The Indian government has restricted the importation of gold. So Indians have switched to silver:
(Reuters) – Indian silver imports are on pace to hit a record high this year as the wedding and festival season drives up buying of the precious metal instead of the traditional gold, made scarcer and dearer by official measures aimed at cutting the trade gap.
Higher silver demand in the world’s biggest buyer may help support prices, which have fallen almost 30 percent this year on the international market and are on track for their biggest annual drop in almost three decades.
The increase in buying is unlikely to spark a fresh policy response from authorities, as in the case of gold, since the value of silver that is imported is far lower than that of gold and therefore not critical to the trade balance.
“There has been a massive improvement in silver imports and we will continue to see more. Investors are taking advantage of lower prices and the lack of restrictions on silver imports as of now,” said Harmesh Arora, director with the Bombay Bullion Association.
According to the GFMS metals consultancy, India imported 4,073 tonnes of silver from January to August, more than double the 1,921 tonnes in the whole of 2012, when a jump in prices in the peak season hurt demand. The record high was 5,048 tonnes in 2008.
India, also the world’s biggest buyer of gold, has raised the import duty on bullion three times this year, taking it to 10 percent, and in July the government told importers that a fifth of their purchases would have to be turned around for export, leaving only 80 percent for domestic use.
The import duty on silver was also raised to 10 percent in August from 6 percent, but prices remain far apart: gold is about 60 times more expensive than silver in dollar terms.
Gold has a special place in Indian culture, bought as a hedge against inflation and traditionally used for gifts at weddings and festivals. Silver does not enjoy the same status.
The value of silver imports in 2012 was $1.8 billion, whereas gold imports cost $52 billion. Even record shipments of silver are therefore unlikely to put any strain on the trade deficit, in contrast to the impact of gold, which is India’s second-biggest import item after oil.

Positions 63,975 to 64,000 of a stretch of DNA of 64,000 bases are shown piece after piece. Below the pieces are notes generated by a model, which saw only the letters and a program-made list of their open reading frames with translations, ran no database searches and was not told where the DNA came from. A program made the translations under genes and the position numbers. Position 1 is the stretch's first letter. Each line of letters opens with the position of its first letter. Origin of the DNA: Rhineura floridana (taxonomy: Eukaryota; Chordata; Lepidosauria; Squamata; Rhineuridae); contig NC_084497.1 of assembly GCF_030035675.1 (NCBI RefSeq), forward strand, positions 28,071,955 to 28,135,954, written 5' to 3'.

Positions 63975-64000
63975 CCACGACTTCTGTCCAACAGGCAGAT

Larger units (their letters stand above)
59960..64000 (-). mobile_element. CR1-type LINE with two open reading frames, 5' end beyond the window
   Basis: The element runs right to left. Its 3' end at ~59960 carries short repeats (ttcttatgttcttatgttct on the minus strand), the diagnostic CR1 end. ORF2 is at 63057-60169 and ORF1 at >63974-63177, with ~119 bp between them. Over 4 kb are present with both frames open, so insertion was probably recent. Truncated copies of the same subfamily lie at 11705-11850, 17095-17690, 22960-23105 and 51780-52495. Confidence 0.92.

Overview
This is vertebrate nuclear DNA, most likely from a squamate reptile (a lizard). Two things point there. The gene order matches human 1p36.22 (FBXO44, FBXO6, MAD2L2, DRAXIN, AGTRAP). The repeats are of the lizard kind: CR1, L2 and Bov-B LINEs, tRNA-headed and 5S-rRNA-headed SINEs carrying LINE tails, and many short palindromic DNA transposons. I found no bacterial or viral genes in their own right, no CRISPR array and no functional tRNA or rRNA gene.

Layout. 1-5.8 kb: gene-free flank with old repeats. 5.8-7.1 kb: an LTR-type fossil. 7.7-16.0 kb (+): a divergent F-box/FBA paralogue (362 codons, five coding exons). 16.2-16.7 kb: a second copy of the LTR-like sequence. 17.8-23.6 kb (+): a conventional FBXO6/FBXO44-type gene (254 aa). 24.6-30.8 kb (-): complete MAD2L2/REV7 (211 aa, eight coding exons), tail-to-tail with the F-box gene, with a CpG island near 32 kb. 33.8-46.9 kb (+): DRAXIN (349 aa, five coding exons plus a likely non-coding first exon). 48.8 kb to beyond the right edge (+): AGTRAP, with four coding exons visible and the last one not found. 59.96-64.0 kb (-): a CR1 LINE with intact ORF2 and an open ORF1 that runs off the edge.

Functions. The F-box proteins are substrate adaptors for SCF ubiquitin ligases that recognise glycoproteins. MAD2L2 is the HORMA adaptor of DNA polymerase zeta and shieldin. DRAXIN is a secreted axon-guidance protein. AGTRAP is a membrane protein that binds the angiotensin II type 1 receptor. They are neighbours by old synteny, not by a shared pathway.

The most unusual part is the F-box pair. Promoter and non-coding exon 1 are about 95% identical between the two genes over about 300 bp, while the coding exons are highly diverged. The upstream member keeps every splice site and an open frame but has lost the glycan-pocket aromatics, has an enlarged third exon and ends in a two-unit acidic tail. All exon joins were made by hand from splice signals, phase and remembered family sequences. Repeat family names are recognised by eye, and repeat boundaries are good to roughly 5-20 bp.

For now, much of the silver flooding in is finding its way to rural areas, where industry officials expect a surge in disposable incomes after a bountiful monsoon boosted agricultural harvests.
Here’s a chart showing Indian silver imports since 2008. Note how they plunged in 2012, which might have had a bit to do with silver falling by over half from its $50 high.
There are about 32,000 ounces in a ton, so India’s projected 2013 imports of 6,000 tons is nearly 200 million ounces. The total annual supply of silver is a billion ounces (750 million ounces from mines, 250 million from recycling). So 200 million ounces is 20% of total global supply – a lot of silver for just one country.
According to the Silver Institute, industrial users (including jewelry makers) absorb about 850 million ounces of silver each year, which leaves 150 million ounces for investors. But by importing 132 million more ounces this year than last, India is taking almost all of that surplus for itself, leaving the rest of the world’s silver bugs to scramble for what little is left.
Also interesting is the fact that silver is so cheap that a doubling of imports has a negligible impact on India’s balance of trade and therefore probably won’t attract the ire of regulators. So from a policy standpoint, restricting gold imports is working and will likely continue. That means the current level of silver demand might be sustained. Wonder where all the extra silver will come from?